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Shiffrin has shifted and is speaking out on climate change, presidential politics

October 12, 2020, 8:16 am
Mikaela Shiffrin in 2017 (JOE KLAMAR/AFP/Getty Images).

In late 2015, at the Westin Riverfront Resort & Spa at the base of Beaver Creek in Avon, RealVail.com asked Olympic gold medalist ski racer Mikaela Shiffrin if she thought athletes should speak out on political and policy issues such as global climate change.

Mikaela Shiffrin
Mikaela Shiffrin

Shiffrin, 20 years old at the time and speaking just a few months after President Donald Trump announced his presidential run on a golden escalator ride at Trump Tower in New York City, joked: “I probably won’t be able to say anything extremely intellectual, so any scientists out there should just stop reading right now. But totally we should try to limit the carbon footprint.”

Last week, speaking to CNN International as she was training for the season-opening World Cup race Saturday in Soelden, Austria, Shiffrin, now 25, sounded a lot more studied and serious on such topics. She was asked about Trump’s contraction earlier this month of COVID-19 – a disease that has killed more than 215,000 Americans and ended last season’s World Cup.

“I think it’s like, this enormous, undeniable blaring signal of ‘wake up, people!’ This is happening and it’s not going to go away if you ignore it. So, snap to it. Take it seriously. Events with no masks? Probably not a great idea,” Shiffrin told CNN last week.

CNN reported that Nov. 3 would be the second time Shiffrin, an Edwards resident, has watched the U.S. presidential elections from overseas while on tour, but that’s now changed, with the U.S. Ski and Snowboard Team reporting on Friday that Shiffrin was pulling out of the opener and heading “back to the States to rest and recover” after tweaking her back in training.

Shiffrin told CNN that in 2016 she felt disconnected from the presidential election process and didn’t understand the importance of her vote, adding that has changed over the last four years.

“It’s not only important for our nation, but it’s also important for the individual people who live in it,” the two-time Olympic gold medalist said. “And I’m excited to vote. I think that’s a big step in my ability to stand strong for things I believe. For me, that’s unity, inclusion and the belief in science and medicine.”

In 2015 – the last time RealVail.com interviewed the rising superstar – she was rehabbing from a rare knee injury and more focused on getting back on skis by the end of the World Cup season in March. She talked about the rehab process for ESPN.com and her dating status for RealVail.com.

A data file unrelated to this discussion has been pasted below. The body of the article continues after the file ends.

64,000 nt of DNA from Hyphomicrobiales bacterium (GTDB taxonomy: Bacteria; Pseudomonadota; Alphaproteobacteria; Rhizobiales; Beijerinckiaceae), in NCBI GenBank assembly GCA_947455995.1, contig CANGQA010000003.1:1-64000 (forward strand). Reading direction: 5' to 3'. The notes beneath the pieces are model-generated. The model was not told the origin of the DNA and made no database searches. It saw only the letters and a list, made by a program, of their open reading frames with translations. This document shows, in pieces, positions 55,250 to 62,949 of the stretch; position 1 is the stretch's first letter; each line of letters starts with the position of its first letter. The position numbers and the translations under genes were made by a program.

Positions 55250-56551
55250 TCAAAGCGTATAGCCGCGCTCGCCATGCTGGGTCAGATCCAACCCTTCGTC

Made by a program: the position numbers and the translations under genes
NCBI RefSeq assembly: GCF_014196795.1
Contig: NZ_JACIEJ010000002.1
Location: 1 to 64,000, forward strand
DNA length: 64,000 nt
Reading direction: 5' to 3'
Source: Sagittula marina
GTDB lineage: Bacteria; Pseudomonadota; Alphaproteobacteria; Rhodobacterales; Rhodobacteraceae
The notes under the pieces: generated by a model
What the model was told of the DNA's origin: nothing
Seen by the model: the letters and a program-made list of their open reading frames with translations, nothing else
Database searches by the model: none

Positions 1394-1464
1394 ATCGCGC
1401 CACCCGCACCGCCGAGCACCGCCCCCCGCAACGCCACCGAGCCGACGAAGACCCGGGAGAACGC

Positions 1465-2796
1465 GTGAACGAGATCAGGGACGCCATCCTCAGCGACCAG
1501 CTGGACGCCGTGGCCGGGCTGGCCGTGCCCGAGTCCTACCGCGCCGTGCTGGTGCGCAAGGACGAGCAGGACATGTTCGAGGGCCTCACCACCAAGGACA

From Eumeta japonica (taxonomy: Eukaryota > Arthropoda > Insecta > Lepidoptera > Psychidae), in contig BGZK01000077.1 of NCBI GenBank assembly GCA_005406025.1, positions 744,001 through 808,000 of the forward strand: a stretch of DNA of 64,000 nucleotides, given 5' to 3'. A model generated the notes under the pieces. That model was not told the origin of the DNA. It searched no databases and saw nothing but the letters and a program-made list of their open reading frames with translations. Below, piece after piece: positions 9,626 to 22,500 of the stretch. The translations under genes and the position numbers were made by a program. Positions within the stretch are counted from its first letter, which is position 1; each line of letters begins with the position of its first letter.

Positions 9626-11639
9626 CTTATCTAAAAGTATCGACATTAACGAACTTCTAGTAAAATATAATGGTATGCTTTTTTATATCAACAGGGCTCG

But she wasn’t willing to go too deep into political and policy matters the way other athletes on the U.S. Ski and Snowboard Team have been putting themselves out there for years. Utah’s Teg Ligety – the only other double Olympic gold medalist in U.S. alpine history – has been outspoken on climate change since the Vancouver Olympics in 2010 and continues to advocate for climate change mitigation individually and as part of Protect Our Winters.

Retired gold medalist Bode Miller tackled climate change in a 2017 RealVail.com interview for the Colorado Springs Gazette, and retired gold medalist Lindsey Vonn, formerly of Vail, questioned U.S. leadership abroad in a CNN interview before the 2018 Winter Olympics and last week seemed to be critical of Shiffrin’s overall legacy and role on the ski team.

Shiffrin has been more guarded and less willing to engage than her current and former teammates over the years. At the time of that 2015 interview, Shiffrin had earned “just” 17 World Cup wins and was third on the American women’s victory list – one behind the legendary Tamara McKinney. Shiffrin came back from the knee injury in record time, got back on the circuit by March of 2016 and has never looked back.

Heading into this season, Shiffrin is second on the all-time wins list with 66 career victories, “just” 16 wins from tying Vonn at 82. If Shiffrin matches her single-season record of 17 victories – a big if because the white circus is only in Europe and some of Shiffrin’s favorite North American races have been cancelled – then she would surpass Vonn for the all-time mark.